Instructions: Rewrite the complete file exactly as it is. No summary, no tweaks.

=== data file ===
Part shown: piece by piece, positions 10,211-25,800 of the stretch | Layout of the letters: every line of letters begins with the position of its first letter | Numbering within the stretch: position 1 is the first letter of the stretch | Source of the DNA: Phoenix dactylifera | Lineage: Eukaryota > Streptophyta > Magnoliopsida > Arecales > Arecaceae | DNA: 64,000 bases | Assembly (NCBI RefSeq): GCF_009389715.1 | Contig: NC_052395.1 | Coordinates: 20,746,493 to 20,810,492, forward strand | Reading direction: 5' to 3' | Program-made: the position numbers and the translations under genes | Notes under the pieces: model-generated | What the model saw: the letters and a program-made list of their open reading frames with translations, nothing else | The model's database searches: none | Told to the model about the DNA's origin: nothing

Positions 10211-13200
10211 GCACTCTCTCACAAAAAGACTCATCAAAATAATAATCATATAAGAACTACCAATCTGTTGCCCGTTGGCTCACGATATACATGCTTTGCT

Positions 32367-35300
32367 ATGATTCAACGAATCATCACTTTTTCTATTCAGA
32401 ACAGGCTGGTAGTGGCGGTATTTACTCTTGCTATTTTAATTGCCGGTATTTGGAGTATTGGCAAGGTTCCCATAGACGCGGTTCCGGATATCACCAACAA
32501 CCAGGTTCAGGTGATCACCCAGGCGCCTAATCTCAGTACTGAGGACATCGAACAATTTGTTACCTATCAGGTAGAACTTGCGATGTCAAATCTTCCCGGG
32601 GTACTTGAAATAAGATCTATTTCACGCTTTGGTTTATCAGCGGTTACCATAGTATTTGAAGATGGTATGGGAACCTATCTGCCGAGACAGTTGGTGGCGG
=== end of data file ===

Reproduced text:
Part shown: piece by piece, positions 10,211-25,800 of the stretch | Layout of the letters: every line of letters begins with the position of its first letter | Numbering within the stretch: position 1 is the first letter of the stretch | Source of the DNA: Phoenix dactylifera | Lineage: Eukaryota > Streptophyta > Magnoliopsida > Arecales > Arecaceae | DNA: 64,000 bases | Assembly (NCBI RefSeq): GCF_009389715.1 | Contig: NC_052395.1 | Coordinates: 20,746,493 to 20,810,492, forward strand | Reading direction: 5' to 3' | Program-made: the position numbers and the translations under genes | Notes under the pieces: model-generated | What the model saw: the letters and a program-made list of their open reading frames with translations, nothing else | The model's database searches: none | Told to the model about the DNA's origin: nothing

Positions 10211-13200
10211 GCACTCTCTCACAAAAAGACTCATCAAAATAATAATCATATAAGAACTACCAATCTGTTGCCCGTTGGCTCACGATATACATGCTTTGCT

Positions 32367-35300
32367 ATGATTCAACGAATCATCACTTTTTCTATTCAGA
32401 ACAGGCTGGTAGTGGCGGTATTTACTCTTGCTATTTTAATTGCCGGTATTTGGAGTATTGGCAAGGTTCCCATAGACGCGGTTCCGGATATCACCAACAA
32501 CCAGGTTCAGGTGATCACCCAGGCGCCTAATCTCAGTACTGAGGACATCGAACAATTTGTTACCTATCAGGTAGAACTTGCGATGTCAAATCTTCCCGGG
32601 GTACTTGAAATAAGATCTATTTCACGCTTTGGTTTATCAGCGGTTACCATAGTATTTGAAGATGGTATGGGAACCTATCTGCCGAGACAGTTGGTGGCGG